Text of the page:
For a quarter century following the landmark 1980 decision of the Supreme Court in Diamond v. Chakrabarty, inventions and discoveries in biotechnology research appeared to be eligible for patent protection, assuming they meet the statutory standards for patent protection. The Supreme Court reopened the issue of patentable subject matter in 2005 when it granted certiorari in Laboratory Corporation v. Metabolite on the question of whether a method of diagnosing vitamin deficiency by observing a biomarker was unpatentable as a “basic scientific relationship.” Although the Court later dismissed the case without reaching a decision on the merits, since that time the Court of Appeals for the Federal Circuit has struggled to discern the limits of patentable subject matter for diagnostic methods in old Supreme Court decisions that had previously seemed destined to languish on library shelves. The Supreme Court reaffirmed the authority of these decisions without explanation in Bilski v. Kappos, thereby demanding formal adherence to stare decisis without following the discipline of common law reasoning. To make sense of these decisions as a guide to the subject matter boundaries of the patent system in the context of contemporary technologies, it is necessary to begin with an account of the functions of subject matter boundaries in patent law. In Mayo Collaborative Services v. Prometheus Laboratories, the Supreme Court has another opportunity not only to clarify the boundaries of patentable subject matter, but to explain what the doctrine of patentable subject matter is all about. This article reviews developments on the issue of patentable subject matter and considers alternative accounts of the work that patentable subject matter doctrine might do for the patent system in the hope of clarifying the application of that doctrine to new technologies with a focus on diagnostic method claims.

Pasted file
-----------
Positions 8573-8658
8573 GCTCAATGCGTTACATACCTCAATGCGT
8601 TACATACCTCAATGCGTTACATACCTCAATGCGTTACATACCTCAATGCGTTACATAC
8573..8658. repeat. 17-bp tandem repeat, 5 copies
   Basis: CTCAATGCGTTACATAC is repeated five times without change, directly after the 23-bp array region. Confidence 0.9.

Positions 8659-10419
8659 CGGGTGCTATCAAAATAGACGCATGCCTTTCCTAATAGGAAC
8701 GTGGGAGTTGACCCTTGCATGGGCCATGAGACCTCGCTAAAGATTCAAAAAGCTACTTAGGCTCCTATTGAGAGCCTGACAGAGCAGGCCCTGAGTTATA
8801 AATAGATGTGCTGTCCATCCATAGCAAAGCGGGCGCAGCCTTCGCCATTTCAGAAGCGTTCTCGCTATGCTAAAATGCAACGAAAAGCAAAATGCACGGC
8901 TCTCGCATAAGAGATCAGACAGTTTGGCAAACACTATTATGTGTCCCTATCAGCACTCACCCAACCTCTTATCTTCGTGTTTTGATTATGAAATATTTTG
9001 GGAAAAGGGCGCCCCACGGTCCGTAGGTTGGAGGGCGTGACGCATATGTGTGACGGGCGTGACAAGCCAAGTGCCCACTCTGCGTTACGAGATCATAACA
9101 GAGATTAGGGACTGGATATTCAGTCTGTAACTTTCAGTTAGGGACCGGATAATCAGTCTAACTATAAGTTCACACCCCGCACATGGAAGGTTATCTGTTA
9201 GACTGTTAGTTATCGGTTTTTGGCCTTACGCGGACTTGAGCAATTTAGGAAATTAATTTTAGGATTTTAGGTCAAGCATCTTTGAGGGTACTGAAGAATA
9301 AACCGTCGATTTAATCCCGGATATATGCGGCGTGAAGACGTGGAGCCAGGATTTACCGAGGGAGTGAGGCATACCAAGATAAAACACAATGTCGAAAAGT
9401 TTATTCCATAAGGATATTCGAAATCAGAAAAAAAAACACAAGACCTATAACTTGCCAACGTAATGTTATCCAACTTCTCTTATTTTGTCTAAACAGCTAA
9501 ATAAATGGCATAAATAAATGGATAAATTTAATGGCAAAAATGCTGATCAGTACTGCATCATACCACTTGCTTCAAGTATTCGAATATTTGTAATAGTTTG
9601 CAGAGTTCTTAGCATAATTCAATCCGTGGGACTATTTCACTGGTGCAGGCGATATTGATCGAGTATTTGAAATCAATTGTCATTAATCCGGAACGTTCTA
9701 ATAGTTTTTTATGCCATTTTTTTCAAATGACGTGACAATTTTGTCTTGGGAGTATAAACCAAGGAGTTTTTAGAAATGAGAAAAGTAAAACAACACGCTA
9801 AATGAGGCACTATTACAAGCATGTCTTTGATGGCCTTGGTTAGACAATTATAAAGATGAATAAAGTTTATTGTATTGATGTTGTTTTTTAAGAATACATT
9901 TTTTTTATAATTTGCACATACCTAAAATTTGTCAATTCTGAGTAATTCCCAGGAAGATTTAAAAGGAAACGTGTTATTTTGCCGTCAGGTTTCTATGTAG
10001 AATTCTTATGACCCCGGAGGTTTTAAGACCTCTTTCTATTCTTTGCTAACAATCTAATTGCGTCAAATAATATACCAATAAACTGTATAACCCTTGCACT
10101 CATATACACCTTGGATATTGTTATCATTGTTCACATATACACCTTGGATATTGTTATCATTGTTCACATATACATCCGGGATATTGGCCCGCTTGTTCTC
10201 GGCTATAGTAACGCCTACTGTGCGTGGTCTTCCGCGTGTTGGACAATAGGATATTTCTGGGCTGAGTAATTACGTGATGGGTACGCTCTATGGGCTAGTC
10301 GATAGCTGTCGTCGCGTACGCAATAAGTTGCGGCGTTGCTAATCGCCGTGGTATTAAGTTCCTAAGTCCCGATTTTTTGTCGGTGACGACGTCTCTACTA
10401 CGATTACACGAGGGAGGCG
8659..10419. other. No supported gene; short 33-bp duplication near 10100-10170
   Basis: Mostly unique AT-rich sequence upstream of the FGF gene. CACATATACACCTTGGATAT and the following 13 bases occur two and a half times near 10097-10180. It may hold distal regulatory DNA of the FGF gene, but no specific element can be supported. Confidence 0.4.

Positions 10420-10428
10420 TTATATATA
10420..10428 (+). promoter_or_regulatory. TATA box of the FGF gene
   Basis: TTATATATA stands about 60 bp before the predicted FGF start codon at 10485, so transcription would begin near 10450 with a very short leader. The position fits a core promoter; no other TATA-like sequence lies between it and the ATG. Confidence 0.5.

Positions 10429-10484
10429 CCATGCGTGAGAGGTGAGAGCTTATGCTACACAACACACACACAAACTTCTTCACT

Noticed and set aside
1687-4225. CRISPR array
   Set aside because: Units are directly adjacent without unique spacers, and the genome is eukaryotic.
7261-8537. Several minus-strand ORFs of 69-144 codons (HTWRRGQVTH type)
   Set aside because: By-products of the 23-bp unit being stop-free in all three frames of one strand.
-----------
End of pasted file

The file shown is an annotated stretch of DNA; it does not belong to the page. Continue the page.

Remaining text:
Date of this Version
Rebecca Sue Eisenberg, "Wisdom of the Ages or Dead-Hand Control? Patentable Subject Matter for Diagnostic Methods After In re Bilski" (January 2012). University of Michigan Program in Law and Economics. Working Paper 43.